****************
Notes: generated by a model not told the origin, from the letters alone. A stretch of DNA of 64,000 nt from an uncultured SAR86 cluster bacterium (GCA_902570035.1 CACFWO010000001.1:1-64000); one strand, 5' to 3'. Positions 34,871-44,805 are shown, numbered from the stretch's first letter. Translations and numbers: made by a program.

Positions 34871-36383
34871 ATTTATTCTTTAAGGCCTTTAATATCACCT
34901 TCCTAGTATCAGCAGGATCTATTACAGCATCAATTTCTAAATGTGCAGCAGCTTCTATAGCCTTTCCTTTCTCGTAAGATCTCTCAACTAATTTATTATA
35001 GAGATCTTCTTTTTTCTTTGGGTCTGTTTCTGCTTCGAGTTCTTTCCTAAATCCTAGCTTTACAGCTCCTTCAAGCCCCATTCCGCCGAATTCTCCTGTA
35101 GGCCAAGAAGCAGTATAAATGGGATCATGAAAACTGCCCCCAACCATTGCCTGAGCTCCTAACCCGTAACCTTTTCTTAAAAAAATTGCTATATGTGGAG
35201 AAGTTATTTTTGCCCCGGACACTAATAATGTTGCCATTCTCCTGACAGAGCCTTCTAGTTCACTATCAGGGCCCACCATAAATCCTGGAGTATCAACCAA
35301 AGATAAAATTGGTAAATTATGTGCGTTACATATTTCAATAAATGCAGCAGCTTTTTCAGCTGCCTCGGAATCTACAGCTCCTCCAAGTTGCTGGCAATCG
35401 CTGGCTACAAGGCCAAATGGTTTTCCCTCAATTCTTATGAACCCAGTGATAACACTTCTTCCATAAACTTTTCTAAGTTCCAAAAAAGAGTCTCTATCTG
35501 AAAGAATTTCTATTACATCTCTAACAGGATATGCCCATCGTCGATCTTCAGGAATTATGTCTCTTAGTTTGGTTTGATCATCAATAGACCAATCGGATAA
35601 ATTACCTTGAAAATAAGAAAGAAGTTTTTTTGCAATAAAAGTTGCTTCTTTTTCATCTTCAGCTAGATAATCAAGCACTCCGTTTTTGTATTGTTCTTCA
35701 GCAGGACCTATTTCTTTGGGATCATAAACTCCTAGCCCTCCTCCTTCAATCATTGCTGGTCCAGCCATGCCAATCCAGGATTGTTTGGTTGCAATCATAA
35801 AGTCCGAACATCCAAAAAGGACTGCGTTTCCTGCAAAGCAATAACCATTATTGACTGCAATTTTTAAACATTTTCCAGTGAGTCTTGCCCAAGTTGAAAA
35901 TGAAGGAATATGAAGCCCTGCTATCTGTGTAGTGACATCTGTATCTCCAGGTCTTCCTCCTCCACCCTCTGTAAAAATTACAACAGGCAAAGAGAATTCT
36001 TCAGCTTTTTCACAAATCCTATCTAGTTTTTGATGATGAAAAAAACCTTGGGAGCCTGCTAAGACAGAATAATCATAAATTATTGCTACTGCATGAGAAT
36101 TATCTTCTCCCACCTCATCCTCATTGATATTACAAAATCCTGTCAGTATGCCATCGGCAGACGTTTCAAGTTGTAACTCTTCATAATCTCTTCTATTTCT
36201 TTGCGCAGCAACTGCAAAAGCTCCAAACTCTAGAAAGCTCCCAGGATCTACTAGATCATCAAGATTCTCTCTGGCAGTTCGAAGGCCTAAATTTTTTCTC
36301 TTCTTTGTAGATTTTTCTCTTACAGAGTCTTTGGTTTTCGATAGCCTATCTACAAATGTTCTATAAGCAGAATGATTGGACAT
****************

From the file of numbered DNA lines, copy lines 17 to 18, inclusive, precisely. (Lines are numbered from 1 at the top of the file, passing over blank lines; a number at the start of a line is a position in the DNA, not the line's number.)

36201 TTGCGCAGCAACTGCAAAAGCTCCAAACTCTAGAAAGCTCCCAGGATCTACTAGATCATCAAGATTCTCTCTGGCAGTTCGAAGGCCTAAATTTTTTCTC
36301 TTCTTTGTAGATTTTTCTCTTACAGAGTCTTTGGTTTTCGATAGCCTATCTACAAATGTTCTATAAGCAGAATGATTGGACAT